Ball don’t lie — at least, No. 16 UCLA hopes that is the case in the coming season.
The arrival of mega-prospect Lonzo Ball brings optimism at a time the most decorated program in college basketball needs it. UCLA missed the postseason a season ago, despite entering the preseason Top 25 and peaking in the polls with a December win over Kentucky. The Bruins’ 15-17 finish came on the heels of a Sweet 16 run in 2015, albeit one made after earning what amounted to one of the final bids into the NCAA Tournament.
After an impressive first season at UCLA, which culminated in a Pac-12 Tournament championship, head coach Steve Alford does indeed need Ball to be the truth.
Fortunately for Alford and the Bruins, the freshman is hardly alone in the drive to make UCLA a contender in the Pac-12. Ball joins a talented, veteran roster, led by the perimeter duo of Bryce Alford and Isaac Hamilton.
Hamilton led the Bruins a season ago at 16.8 points per game, with Alford right behind at 16.1. The surprising ascension of freshman Aaron Holiday gave UCLA an offensively potent backcourt, combining to average better than 43 points per game.
The trio of veterans and Ball combine to form one of the most impressive perimeters in the Pac-12, if not college basketball. Add sophomore Prince Ali’s explosive potential, and Steve Alford can go as deep with his guard rotation as any coach in America. Getting consistency from the frontcourt, particularly with the departure of low-post presence Tony Parker, will be critical.
Stretch-four Thomas Welsh developed into a solid weapon for the Bruins’ offense, averaging better than 11 points per game on 59 percent shooting from the floor. Welsh also led the Bruins in rebounding at 8.5 points per game.
He’s a cornerstone up front, but needs support from a new face. UCLA adds size from 6-foot-10 freshman Ike Anigbogu, and five-star recruit T.J. Leaf could be an immediate difference-maker. However, the onus is squarely on the corps of returning bigs to step up. G.G. Goloman showed flashes of quality last season, but played in just 15 games.
The development of the Bruins’ frontcourt will have an impact on the play of the guards as well. Bryce Alford endured some criticism for his streaky shooting a season ago — his field-goal percentage on the campaign dipped below 40. He was solid from 3-point range, hovering around 37 percent, but hardly lights out.
However, the flow of games often dictated more of the offense coming through the point guard. Parker was often plagued with foul trouble, committing 103 fouls for the year, and averaging just 25 minutes per game as a result of the whistles against him.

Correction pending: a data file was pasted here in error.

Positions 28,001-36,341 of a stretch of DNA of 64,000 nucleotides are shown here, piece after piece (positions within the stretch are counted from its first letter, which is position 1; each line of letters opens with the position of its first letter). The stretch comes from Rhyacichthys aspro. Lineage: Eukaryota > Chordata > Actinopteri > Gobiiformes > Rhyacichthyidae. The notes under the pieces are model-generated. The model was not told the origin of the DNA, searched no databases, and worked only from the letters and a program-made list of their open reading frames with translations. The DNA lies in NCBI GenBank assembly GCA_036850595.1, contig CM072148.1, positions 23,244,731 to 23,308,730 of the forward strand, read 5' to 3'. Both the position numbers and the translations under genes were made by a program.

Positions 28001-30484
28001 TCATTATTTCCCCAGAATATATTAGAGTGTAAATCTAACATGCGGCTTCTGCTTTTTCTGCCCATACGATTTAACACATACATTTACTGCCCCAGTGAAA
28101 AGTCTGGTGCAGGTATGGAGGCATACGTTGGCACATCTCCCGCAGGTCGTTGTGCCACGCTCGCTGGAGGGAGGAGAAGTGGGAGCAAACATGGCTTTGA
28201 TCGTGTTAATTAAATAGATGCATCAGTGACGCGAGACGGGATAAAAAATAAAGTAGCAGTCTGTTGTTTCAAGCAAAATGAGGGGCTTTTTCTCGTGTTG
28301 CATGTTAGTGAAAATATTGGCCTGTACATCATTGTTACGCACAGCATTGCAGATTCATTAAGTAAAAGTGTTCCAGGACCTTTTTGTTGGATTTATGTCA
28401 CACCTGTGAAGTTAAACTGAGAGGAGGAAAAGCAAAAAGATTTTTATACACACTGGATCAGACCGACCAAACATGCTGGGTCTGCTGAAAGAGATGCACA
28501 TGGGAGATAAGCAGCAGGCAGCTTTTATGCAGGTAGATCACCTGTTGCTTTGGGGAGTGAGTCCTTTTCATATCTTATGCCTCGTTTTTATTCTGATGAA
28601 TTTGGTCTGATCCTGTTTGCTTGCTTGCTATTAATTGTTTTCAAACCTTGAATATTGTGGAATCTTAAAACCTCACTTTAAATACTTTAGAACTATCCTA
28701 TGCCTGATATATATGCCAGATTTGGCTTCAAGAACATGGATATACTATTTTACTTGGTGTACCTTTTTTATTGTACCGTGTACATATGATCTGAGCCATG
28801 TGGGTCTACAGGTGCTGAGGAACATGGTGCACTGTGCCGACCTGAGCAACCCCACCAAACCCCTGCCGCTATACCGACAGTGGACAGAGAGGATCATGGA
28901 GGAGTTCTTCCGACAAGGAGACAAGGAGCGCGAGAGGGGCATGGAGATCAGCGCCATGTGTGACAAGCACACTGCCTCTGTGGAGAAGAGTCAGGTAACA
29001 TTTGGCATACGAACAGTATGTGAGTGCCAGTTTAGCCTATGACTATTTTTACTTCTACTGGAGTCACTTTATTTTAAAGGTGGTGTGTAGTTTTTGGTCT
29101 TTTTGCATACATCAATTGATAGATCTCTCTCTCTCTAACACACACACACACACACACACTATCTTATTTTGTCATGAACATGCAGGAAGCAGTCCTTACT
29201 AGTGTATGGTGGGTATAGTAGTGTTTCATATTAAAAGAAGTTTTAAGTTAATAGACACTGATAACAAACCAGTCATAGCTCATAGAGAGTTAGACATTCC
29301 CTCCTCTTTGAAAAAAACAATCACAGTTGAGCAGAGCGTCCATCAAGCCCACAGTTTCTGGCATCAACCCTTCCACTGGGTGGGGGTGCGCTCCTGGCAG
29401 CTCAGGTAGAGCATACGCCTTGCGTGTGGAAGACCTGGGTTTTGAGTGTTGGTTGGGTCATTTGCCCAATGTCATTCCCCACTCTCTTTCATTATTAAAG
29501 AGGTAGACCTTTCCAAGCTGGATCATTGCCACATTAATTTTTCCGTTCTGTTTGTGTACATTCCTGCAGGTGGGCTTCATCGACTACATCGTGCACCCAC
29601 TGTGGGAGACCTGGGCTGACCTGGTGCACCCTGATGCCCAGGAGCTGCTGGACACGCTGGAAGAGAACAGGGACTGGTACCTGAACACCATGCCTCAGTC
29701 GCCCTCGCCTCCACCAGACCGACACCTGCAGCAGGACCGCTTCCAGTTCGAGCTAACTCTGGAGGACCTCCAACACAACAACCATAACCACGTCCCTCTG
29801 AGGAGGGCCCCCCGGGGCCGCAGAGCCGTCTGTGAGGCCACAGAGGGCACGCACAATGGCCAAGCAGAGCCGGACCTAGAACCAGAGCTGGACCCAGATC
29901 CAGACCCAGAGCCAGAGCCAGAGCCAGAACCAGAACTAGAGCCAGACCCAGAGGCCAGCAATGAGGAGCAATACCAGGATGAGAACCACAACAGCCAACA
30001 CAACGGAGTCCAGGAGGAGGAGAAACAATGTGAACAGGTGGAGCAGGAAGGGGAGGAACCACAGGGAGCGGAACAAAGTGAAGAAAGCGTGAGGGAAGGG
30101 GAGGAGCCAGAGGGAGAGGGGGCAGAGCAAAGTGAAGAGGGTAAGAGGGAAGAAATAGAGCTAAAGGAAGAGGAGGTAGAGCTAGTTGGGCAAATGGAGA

With few consistent options off the bench, the Bruins ran more of a 4-out offense, which often looked like more of a 5-out, with Welsh being better suited to facing up than with his back to the basket.
The arrival of another likely scorer in Ball, and at least one of the frontcourt players emerging as a consistent threat, should change Alford’s role to more of a distributor. His ability to shoot from deep should evolve into more of an asset than a focal point in the Bruin offense, if all goes according to plan.
Novembers have recently been hard on UCLA, and with Steve Alford molding a new-look roster in the early going, the first few weeks of the upcoming campaign appear to be favorable. The Bruins ease in with a quartet of mid-major California opponents: Pacific, Cal State-Northridge, San Diego, and Long Beach State; only the last one, on Nov. 20, has a good chance to spring an upset.
The adjustment period is brief, however. Those opening two weeks lead into the Wooden Legacy Classic in Anaheim, then a December gauntlet that includes a road trip to Kentucky, Michigan visiting Pauley Pavilion, and a neutral-court date with Ohio State in Las Vegas.
Alford’s level of pressure should be well established by the time UCLA reaches Pac-12 play. The Bruins enter 2016-’17 looking up at Arizona and Oregon, but have the upside to contend with either. The most important point of UCLA’s Pac-12 docket, beyond contending for the conference championship, is exacting revenge on USC.
The Trojans swept a trifecta from the Bruins last season in dominant fashion, Andy Enfield’s receipt for sustaining some lopsided beatdowns against UCLA his first two years in the conference. The battle for Los Angeles supremacy will play a central role in the Pac-12 race in 2016-’17.
UCLA hopes it will gain the upper hand this time.